‘Haaretz’ writers tag-team the president
Today, two writers for the liberal Israeli daily Haaretz each published op-ed pieces making the same argument: President Barack Obama must speak directly to the Israeli people—as he has to those in the Muslim world—or else his credibility will vanish as he tries to persuade the Israeli government to halt settlement activity in the West Bank and East Jerusalem. The newspaper’s editor-at-large, Aluf Benn, argued in The New York Times that Obama’s failure to talk to the Israeli people has made Israelis “increasingly suspicious” and created “a virtual domestic consensus over [Prime Minister Benjamin Netanyahu's] rejection of the settlement freeze.” Columnist Bradley Burston, publishing from his usual Haaretz perch, appealed, “Speak to these people, my friends out here in the heat, the people who, ultimately, will make the decision to opt for a future peace.”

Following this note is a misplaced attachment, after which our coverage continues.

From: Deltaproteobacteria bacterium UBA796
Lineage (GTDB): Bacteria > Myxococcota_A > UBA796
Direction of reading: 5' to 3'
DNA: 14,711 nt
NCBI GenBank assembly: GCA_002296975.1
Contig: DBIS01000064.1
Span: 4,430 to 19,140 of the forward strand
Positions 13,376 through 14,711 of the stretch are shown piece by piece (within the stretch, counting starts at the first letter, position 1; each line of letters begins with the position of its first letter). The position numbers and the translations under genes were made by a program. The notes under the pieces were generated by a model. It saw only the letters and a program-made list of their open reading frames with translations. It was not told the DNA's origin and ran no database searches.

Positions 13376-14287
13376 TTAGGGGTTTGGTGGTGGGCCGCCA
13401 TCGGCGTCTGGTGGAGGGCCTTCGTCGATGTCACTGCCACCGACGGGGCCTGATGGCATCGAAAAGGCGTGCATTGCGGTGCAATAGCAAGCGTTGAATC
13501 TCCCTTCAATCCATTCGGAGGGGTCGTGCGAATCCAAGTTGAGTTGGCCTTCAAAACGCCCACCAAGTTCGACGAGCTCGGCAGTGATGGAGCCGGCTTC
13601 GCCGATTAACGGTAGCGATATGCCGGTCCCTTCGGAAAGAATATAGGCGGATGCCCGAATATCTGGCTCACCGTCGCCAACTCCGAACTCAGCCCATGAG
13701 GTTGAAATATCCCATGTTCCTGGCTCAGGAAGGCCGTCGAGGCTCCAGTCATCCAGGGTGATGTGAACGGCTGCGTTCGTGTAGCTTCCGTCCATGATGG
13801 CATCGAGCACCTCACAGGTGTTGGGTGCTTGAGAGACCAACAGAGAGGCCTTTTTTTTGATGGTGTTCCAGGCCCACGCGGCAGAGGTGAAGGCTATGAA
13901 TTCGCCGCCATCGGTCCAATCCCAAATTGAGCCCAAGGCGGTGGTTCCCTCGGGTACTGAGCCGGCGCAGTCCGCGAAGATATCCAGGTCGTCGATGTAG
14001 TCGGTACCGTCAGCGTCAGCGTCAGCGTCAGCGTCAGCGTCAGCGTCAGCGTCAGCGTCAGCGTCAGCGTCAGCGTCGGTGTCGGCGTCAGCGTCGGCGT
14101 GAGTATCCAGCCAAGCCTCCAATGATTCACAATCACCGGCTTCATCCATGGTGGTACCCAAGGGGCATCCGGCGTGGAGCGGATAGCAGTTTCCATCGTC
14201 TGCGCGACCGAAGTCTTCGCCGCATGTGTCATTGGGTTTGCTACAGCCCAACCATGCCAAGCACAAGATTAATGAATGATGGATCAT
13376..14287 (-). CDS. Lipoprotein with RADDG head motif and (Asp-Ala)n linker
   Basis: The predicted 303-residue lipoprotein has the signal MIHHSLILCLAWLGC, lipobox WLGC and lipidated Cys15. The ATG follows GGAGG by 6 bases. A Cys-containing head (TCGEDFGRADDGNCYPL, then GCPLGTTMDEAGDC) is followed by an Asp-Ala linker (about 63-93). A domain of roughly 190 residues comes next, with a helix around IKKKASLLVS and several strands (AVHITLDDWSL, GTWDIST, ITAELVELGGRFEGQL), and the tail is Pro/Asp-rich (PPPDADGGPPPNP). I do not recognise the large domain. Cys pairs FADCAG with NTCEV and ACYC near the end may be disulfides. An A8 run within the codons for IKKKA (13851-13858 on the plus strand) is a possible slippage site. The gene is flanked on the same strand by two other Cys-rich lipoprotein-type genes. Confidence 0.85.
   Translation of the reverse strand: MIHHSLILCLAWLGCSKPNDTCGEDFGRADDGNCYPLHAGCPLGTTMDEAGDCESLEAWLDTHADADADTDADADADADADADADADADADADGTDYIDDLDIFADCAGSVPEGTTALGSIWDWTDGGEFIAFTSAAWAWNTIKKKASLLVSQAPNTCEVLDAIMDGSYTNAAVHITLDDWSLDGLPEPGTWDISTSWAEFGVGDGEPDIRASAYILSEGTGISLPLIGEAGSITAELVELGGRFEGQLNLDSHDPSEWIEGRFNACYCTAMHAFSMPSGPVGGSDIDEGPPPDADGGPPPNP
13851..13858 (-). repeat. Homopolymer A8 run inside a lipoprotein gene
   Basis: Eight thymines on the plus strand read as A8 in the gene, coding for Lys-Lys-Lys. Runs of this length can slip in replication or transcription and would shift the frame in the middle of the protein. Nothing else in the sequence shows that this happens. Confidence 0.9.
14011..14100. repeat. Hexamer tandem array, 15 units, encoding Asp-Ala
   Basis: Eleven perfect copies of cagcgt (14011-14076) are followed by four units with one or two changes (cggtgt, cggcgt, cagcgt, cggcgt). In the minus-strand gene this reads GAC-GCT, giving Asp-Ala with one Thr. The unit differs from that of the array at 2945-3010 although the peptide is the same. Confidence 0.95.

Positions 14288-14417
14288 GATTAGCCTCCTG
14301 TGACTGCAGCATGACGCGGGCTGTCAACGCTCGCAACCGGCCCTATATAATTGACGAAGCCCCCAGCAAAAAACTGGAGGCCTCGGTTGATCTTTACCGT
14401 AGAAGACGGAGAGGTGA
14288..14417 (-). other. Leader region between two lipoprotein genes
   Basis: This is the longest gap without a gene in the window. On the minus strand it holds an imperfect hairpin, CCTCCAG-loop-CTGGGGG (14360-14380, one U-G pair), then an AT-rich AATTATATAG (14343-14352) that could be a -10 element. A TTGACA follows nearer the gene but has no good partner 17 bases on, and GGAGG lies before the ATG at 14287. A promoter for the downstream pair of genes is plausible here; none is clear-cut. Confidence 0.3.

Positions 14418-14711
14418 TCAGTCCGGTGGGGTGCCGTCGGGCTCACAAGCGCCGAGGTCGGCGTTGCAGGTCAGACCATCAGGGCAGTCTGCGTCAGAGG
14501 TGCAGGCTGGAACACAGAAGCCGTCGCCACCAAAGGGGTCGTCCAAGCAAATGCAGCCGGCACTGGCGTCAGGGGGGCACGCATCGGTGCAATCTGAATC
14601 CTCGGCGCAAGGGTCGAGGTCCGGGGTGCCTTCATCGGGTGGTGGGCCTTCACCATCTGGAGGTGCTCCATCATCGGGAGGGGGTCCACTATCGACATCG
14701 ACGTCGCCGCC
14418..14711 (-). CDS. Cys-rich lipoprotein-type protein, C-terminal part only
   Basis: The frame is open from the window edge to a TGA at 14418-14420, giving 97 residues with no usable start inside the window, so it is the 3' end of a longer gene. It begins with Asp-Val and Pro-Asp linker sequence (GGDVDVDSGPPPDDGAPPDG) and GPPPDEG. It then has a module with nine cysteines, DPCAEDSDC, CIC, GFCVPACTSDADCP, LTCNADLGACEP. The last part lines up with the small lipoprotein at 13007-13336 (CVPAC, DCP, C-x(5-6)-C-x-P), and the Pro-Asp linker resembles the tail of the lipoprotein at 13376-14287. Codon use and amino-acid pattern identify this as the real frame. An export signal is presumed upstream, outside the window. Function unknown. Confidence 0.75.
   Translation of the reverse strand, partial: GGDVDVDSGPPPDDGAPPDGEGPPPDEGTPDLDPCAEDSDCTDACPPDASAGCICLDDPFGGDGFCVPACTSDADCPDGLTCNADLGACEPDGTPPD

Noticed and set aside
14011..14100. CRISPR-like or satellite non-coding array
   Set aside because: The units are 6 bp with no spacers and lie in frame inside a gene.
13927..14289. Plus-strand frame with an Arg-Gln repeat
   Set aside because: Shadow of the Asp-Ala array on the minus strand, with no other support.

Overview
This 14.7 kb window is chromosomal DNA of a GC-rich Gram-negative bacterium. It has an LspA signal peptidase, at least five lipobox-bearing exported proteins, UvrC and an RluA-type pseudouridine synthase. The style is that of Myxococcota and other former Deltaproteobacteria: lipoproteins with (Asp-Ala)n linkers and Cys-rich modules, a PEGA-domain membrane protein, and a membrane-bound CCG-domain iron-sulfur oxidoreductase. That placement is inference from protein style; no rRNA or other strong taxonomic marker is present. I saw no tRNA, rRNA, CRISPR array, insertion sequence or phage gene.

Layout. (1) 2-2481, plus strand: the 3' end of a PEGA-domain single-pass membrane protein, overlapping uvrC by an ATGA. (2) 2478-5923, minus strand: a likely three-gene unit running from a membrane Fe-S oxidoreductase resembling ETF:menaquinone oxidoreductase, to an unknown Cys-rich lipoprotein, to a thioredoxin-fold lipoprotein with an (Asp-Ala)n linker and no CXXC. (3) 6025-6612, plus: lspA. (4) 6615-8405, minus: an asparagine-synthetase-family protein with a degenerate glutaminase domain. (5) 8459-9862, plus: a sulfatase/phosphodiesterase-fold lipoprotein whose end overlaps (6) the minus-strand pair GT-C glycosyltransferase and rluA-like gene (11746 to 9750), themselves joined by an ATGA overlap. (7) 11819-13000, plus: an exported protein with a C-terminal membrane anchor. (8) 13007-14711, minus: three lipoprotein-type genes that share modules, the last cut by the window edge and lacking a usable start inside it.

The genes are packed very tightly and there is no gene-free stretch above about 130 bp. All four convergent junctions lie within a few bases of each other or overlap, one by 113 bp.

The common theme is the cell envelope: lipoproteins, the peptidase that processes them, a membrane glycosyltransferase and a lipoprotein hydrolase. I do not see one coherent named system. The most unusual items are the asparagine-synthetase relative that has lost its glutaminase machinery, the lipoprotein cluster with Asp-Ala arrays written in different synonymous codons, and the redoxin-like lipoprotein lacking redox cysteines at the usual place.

Senior Obama administration officials bristled at Benn’s suggestion that “The Arabs got the Cairo speech; we got silence,” reports Atlantic blogger (and Tablet Magazine contributing editor) Jeffrey Goldberg. They noted that in Cairo Obama rebuked Arab leaders’ exploitation of the Palestinian issue and unequivocally condemned Palestinian terrorism. The officials’ defense of Obama may be accurate; it may even be that Benn and Burston are demanding an unfair amount of the new president. (Benn all but admits as much, writing, “In the 16 rosy years of Bill Clinton and George W. Bush, Israelis became spoiled by unfettered presidential attention.”) But perceptions, fair or unfair, sometimes matter most, and Benn’s and Burston’s reading of the Israeli people’s perception carries a great deal of weight. Besides, if Obama is not embarrassed about what he is asking the Israeli people—and we see no reason why he ought to be embarrassed—then he should have no problem asking them to their faces.
Why Won’t Obama Talk to Israel? [NYT]
Mr. Obama, Have a Talk With These Israelis, And Soon [Haaretz]
The White House Reacts to Aluf Benn’s Arguments [The Atlantic]